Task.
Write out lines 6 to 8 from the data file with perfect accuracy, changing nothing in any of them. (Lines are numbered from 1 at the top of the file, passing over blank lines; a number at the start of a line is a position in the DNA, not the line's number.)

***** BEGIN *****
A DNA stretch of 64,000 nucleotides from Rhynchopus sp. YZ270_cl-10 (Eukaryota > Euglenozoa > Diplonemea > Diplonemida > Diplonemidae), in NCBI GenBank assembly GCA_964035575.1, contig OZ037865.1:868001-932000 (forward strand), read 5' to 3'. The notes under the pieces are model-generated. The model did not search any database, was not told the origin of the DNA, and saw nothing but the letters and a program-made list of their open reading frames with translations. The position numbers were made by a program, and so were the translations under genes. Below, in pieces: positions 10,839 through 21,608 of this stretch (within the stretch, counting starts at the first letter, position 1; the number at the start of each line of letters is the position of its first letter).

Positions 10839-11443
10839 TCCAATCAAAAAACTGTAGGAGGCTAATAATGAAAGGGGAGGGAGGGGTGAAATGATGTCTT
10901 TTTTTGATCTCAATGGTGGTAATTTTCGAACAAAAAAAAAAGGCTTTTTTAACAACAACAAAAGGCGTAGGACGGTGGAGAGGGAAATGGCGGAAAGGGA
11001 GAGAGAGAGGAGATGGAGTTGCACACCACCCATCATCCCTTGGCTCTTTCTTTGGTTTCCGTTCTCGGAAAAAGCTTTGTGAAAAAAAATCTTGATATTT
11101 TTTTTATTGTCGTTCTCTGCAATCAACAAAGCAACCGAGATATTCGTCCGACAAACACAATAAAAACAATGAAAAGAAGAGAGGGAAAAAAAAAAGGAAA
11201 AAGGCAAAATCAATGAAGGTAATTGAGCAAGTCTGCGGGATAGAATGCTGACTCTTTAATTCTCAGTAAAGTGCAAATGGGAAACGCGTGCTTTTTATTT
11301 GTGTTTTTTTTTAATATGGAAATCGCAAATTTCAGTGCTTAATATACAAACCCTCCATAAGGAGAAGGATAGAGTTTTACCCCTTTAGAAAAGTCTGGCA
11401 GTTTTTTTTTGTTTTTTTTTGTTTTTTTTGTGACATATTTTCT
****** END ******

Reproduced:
11101 TTTTTATTGTCGTTCTCTGCAATCAACAAAGCAACCGAGATATTCGTCCGACAAACACAATAAAAACAATGAAAAGAAGAGAGGGAAAAAAAAAAGGAAA
11201 AAGGCAAAATCAATGAAGGTAATTGAGCAAGTCTGCGGGATAGAATGCTGACTCTTTAATTCTCAGTAAAGTGCAAATGGGAAACGCGTGCTTTTTATTT
11301 GTGTTTTTTTTTAATATGGAAATCGCAAATTTCAGTGCTTAATATACAAACCCTCCATAAGGAGAAGGATAGAGTTTTACCCCTTTAGAAAAGTCTGGCA